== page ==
Traditional Statement staircases for your home

You don’t have to live in a stately home to make a statement with your staircase; increasingly, more and more people are becoming more adventurous with their escalier.┬áPart of this trend is being driven by the desire to make the most of a small space, and the right choice of staircase can help to make the ascent to the upper floor of your home a little less steep, if you originally had a flight of stairs with fairly high risers and shallow treads.

However, sometimes people just want something that looks right in their home – whether that means a traditional design, or something more contemporary.

Staircases for traditional homes

Timber staircases are a great option for homes with fairly traditional interior design schemes – they never go out of fashion, they can be stained or painted to suit your tastes, and they’re easy to have built to fit a specific space.

As mentioned above, if you’re working with a fairly compact area, and your existing staircase is quite steep, you can overcome this.

Simply consider adding a turn at the top, bottom, or both ends of your stairs – the extra couple of steps effectively lengthens the flight without taking up much extra space.

This introduces additional steps, allowing each riser to be made a little lower, and potentially increasing the depth of the treads too.

It’s a technique that is used to good effect in many homes, but which, until you see it in action, can be difficult to imagine working within the same amount of space as your existing stairs.

Staircases for modern homes

Just because your home has a modern look and feel to it, it doesn’t mean you have to use stark materials like metal and glass in your fixtures and fittings.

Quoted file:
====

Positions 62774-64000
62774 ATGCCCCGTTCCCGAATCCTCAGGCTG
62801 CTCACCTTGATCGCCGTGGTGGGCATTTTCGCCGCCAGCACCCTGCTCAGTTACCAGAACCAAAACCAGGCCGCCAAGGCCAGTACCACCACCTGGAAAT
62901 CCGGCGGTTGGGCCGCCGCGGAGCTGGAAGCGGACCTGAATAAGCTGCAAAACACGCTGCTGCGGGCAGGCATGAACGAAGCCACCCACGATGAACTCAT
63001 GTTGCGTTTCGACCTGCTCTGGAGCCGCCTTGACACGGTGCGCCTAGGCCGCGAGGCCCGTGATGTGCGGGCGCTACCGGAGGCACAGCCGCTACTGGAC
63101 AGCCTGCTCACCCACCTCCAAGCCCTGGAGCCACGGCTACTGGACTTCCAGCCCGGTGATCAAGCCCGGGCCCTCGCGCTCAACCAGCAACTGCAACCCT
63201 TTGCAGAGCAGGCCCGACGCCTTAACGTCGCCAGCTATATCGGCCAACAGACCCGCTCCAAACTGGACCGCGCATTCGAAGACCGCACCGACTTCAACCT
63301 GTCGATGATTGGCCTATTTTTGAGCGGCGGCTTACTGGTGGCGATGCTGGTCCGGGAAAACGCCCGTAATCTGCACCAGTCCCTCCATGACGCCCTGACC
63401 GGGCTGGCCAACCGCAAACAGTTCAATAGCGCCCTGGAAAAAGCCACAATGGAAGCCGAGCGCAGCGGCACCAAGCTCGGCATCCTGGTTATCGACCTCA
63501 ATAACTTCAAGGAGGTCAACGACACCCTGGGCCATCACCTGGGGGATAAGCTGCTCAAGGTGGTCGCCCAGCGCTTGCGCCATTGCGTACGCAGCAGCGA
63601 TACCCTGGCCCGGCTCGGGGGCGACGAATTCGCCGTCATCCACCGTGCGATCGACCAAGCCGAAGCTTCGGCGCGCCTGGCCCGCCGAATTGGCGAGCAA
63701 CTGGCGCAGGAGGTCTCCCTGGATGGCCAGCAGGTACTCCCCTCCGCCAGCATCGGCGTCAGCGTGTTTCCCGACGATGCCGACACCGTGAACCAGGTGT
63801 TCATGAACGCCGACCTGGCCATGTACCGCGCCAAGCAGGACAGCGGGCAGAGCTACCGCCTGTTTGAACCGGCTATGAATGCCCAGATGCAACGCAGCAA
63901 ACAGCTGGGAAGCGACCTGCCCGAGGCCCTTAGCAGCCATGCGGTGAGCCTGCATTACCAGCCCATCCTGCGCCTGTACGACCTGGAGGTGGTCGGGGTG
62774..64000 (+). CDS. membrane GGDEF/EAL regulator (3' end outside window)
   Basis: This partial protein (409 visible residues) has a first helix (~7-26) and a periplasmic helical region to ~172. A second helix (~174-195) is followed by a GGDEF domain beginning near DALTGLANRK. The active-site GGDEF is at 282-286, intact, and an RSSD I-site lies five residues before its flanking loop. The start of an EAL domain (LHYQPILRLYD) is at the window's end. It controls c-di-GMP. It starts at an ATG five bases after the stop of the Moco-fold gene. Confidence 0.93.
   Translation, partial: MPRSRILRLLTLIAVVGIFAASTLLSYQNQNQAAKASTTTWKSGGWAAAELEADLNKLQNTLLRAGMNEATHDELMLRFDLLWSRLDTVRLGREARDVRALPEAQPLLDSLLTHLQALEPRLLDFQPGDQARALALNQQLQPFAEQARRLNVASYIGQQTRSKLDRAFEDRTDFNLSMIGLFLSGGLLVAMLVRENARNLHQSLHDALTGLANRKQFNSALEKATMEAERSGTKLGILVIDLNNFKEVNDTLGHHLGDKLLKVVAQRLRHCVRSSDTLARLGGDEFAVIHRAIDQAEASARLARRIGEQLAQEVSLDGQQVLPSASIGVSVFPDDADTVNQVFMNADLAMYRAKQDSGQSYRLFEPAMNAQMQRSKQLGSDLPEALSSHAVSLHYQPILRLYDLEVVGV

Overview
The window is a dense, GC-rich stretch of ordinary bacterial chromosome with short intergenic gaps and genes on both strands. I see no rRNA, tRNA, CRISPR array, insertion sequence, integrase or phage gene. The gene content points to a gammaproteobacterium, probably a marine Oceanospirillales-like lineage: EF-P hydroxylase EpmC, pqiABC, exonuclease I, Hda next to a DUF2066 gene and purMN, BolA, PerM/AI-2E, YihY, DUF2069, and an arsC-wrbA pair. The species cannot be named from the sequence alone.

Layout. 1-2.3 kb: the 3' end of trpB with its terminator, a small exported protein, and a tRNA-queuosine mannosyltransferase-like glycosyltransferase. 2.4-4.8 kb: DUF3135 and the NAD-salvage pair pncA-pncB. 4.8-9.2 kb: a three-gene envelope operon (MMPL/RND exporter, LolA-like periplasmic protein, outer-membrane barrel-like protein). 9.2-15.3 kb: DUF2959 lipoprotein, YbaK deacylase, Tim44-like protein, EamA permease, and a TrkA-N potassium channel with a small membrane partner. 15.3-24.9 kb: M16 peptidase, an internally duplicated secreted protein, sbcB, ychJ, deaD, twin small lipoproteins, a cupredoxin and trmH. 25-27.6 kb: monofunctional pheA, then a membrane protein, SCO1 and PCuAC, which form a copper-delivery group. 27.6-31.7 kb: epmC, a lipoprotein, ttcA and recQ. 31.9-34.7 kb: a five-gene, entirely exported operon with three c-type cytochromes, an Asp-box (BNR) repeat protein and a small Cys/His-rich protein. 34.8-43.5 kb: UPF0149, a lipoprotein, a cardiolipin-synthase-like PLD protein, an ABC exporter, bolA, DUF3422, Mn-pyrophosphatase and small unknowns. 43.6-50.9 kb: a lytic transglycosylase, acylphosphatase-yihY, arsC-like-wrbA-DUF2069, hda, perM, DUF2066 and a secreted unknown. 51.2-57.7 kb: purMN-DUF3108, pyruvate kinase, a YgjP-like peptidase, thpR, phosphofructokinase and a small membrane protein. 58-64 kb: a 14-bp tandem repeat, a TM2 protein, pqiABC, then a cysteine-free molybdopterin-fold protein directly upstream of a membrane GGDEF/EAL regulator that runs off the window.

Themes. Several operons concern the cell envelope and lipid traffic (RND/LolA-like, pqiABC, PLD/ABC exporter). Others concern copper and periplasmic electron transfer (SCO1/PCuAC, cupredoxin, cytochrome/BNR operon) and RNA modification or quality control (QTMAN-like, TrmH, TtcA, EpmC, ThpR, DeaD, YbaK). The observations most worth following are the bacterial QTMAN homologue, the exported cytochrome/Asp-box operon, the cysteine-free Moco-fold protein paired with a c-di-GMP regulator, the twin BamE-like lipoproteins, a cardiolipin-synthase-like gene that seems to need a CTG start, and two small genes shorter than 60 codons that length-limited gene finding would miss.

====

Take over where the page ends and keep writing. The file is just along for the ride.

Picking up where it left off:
Wood can be just as at home in a modern property as in one that is designed to traditional tastes; as mentioned above, it is a material that never really goes out of fashion, making it versatile for any interior scheme.

Popular contemporary staircase designs include open elements – it is common practice now to have one side of your staircase open, whereas many homes in the mid-20th century would have had walls on both sides of the stairs.

Consider having open risers too, though – this can create a sense of space and allow you to see through your stairs to the floor below, as long as you’re confident that they will not represent a trip hazard to any young children or elderly relatives.

Sensational statements

If you’re a proponent of the concept of ‘go large or go home’, you might want to go for something even more outlandish than a contemporary staircase design.

A spiral staircase, for instance, is a stunning addition to a loft apartment with the bedroom on a mezzanine level, or to any building where space is at a premium.

If you’re feeling really adventurous, you could take inspiration from the modern offices of some of the world’s biggest digital brands – and add a fireman’s pole or helter skelter as a speedy means of getting back downstairs.

Leave a Reply